An editorial calendar can be so much more than deadlines, though. Our calendar includes content type, assigned writer and the various stages of review — all of which allows the editorial and SEO teams to understand at a glance each project’s progress.
It also contains a link for each article to our project management tool, Nifty, which contains a more granular breakdown of assigned tasks and stakeholder responsibilities.
Our Tip: We recommend keeping the editorial calendar simple at the start. There’s no shame in using a pen and paper if it helps with the early stages of process mapping. This provides a foundation that can be carried into software solutions such as Nifty, Asana, Trello, etc.
While we used almost exclusively Nifty, we opted to integrate Google Sheets into our daily workflows because of its landing page-like functionality. It keeps the team focused on tasks with more immediate deadlines.
There are plenty of tools that can streamline the editorial calendar creation process and choosing the right one simply comes down to the publisher’s specific needs.
In the end, an editorial calendar can show just a project title and a deadline, or it could include features such as status tracking, editorial notes and even draft management.
Step 3: Content Creation
Now that the topics have been selected and deadlines assigned, it’s time to begin creating the content. However, there’s more to this process than simply beginning to write.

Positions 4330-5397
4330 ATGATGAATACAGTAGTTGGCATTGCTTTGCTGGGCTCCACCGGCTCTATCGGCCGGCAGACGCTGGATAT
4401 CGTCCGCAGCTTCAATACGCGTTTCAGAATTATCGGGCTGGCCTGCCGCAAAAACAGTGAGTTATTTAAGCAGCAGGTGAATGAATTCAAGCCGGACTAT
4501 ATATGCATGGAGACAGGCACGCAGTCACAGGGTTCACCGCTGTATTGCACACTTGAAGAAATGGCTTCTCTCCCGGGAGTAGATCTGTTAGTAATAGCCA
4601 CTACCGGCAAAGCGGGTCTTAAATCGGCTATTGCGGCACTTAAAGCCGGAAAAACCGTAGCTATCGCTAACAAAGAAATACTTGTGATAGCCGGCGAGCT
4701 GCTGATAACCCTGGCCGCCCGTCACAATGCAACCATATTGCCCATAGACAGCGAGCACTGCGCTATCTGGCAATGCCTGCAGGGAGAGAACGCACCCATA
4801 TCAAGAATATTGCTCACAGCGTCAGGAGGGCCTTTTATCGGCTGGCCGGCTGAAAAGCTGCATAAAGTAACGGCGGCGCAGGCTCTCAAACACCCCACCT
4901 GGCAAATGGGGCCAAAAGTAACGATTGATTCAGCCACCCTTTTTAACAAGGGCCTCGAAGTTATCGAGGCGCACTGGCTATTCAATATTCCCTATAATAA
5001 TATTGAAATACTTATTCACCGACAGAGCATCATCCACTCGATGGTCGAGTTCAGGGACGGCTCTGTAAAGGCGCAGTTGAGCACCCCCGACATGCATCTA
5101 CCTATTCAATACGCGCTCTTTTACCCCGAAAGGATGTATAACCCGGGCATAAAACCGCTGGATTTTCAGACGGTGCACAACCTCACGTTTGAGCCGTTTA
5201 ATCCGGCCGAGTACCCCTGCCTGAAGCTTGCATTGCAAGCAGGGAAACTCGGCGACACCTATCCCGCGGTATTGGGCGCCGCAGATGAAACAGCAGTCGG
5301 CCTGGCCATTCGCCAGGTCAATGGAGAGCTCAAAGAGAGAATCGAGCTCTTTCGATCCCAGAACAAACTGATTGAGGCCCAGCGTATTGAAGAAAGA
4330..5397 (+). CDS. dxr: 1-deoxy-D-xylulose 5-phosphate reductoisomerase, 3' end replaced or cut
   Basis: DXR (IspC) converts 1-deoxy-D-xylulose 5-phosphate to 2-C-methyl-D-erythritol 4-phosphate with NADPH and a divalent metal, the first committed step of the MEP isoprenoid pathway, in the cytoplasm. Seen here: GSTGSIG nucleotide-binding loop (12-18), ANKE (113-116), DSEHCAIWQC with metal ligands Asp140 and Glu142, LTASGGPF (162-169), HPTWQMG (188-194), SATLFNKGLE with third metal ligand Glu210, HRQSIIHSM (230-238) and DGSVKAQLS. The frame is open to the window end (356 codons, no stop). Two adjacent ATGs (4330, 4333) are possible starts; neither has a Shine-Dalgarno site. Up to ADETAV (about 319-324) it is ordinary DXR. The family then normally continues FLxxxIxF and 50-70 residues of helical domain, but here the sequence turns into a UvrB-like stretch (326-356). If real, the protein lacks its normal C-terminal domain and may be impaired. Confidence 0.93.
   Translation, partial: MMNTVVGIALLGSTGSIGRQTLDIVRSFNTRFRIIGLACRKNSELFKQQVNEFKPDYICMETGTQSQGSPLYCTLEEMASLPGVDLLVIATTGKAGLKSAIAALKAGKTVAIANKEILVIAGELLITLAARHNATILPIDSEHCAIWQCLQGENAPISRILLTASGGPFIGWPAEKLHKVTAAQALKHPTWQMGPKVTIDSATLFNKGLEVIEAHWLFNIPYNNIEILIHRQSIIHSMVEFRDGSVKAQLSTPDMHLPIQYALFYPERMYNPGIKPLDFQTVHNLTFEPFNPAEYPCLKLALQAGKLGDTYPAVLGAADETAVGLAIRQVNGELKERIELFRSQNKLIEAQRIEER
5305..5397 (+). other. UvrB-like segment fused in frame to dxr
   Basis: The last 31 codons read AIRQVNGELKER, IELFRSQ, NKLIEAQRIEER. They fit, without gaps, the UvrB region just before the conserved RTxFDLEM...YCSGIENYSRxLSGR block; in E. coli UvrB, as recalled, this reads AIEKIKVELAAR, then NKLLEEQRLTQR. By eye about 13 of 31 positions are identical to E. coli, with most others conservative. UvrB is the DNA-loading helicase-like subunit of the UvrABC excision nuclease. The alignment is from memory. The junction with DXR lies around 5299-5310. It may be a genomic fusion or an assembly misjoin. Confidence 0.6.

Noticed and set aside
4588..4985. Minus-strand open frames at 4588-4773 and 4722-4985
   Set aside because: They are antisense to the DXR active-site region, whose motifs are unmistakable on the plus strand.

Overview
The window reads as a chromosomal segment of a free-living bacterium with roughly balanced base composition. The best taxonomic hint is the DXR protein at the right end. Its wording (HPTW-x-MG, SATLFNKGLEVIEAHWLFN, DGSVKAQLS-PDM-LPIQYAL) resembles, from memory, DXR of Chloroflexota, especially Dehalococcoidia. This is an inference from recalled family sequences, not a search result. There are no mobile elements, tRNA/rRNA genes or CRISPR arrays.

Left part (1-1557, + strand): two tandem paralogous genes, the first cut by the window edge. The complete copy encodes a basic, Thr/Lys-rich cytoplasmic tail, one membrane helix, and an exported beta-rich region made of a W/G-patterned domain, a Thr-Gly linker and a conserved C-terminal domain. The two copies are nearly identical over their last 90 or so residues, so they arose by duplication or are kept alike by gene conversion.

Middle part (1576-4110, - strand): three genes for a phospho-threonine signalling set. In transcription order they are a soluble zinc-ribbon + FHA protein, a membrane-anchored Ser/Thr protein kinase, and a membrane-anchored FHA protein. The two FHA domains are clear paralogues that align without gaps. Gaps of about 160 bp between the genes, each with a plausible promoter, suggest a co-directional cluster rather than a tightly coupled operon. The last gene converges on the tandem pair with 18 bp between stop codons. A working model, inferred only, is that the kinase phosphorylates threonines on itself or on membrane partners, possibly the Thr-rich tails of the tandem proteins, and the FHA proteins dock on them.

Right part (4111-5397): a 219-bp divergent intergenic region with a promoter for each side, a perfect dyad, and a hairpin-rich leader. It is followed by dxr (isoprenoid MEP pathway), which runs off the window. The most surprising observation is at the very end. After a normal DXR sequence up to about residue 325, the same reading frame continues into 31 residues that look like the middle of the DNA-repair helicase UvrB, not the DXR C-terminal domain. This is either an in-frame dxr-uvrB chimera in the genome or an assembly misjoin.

For us the process begins with creating a brief. We start with SurferSEO, as it automatically generates certain guidelines — such as keywords, word count and number of images — based on certain criteria that includes our target keyword and an automated analysis of competitor articles.
SurferSEO generates a basic brief and includes options to populate subheadings to flesh it out further. However, we’ve found this approach to have its limitations when developing briefs that our writers can easily implement.
Instead, we prefer a more hands-on approach. We use a selection of our own skeleton templates to quickly build an outline for writers that contains all the points that must be covered as well as links to potential reference material.
Our briefs also contain quality standards, a style guide and any internal links that should be included. This cuts down on writer confusion, and helps them to deliver content with fewer clarification emails and rounds of editing and SEO feedback.
At this point, it’s time to either write the piece in-house or assign a freelance writer. This is also the time to start thinking about custom graphics and licenced images, basically any artwork that will make the article easy to read though and comprehend.
Our Tip: Be as thorough and as detailed as possible during the brief creation phase. Detailed briefs give writers a better chance of “getting it right” first try. It also helps clarify the narrative before assigning work, which should cut down on costly rounds of edits and feedback.
Also, think about images early and use license-free stock images while developing in-house capacity.
Step 4: Copy Review
Once a piece of work has been created it then needs editing, an SEO review and then a final proof.
Any of these stages can reveal issues that the writer must address. We’ve worked to ensure that our briefs are clear enough that one round of feedback should be enough for the writer to deliver the article we’re looking for.